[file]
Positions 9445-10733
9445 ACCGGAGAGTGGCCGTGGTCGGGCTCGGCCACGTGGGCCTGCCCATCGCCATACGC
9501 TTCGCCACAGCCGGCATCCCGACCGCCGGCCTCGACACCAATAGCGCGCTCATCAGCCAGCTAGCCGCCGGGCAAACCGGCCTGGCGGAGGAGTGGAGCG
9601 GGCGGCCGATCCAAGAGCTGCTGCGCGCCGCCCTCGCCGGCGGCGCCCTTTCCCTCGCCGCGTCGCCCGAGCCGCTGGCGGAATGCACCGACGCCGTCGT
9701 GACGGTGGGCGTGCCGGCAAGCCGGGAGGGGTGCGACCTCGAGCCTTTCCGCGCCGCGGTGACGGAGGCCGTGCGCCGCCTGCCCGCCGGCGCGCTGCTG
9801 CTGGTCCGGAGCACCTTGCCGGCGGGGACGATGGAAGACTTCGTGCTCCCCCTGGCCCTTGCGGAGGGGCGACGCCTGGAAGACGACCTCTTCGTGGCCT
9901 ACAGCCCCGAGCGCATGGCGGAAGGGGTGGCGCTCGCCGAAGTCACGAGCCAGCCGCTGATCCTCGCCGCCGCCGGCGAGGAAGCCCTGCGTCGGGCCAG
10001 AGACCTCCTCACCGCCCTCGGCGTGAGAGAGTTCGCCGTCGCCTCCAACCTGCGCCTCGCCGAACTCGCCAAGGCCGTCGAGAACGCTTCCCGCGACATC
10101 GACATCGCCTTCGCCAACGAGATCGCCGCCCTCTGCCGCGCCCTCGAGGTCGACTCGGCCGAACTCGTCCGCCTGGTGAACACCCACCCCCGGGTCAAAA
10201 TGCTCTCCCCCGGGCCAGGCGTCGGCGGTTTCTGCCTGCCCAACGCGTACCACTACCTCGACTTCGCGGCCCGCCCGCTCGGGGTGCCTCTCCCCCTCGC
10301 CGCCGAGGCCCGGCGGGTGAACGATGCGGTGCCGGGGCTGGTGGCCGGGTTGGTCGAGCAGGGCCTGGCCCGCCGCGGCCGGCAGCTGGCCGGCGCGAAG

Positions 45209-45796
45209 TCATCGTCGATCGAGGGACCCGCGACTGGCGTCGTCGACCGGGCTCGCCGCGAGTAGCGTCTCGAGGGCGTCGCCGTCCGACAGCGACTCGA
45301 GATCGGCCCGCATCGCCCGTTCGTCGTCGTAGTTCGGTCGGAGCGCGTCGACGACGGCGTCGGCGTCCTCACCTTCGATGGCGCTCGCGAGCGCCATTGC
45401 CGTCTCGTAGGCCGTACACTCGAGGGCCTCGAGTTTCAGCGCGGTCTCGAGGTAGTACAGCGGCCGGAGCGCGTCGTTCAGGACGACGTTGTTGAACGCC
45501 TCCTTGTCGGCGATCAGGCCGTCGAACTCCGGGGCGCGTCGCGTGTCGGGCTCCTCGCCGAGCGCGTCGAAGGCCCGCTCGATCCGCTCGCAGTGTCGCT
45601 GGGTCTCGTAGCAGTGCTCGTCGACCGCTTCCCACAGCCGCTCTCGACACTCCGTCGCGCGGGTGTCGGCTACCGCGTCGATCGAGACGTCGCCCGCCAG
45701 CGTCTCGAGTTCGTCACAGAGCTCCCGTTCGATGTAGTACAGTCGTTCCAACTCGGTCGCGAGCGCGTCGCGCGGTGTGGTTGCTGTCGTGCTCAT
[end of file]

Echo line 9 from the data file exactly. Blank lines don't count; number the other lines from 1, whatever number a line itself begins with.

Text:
10101 GACATCGCCTTCGCCAACGAGATCGCCGCCCTCTGCCGCGCCCTCGAGGTCGACTCGGCCGAACTCGTCCGCCTGGTGAACACCCACCCCCGGGTCAAAA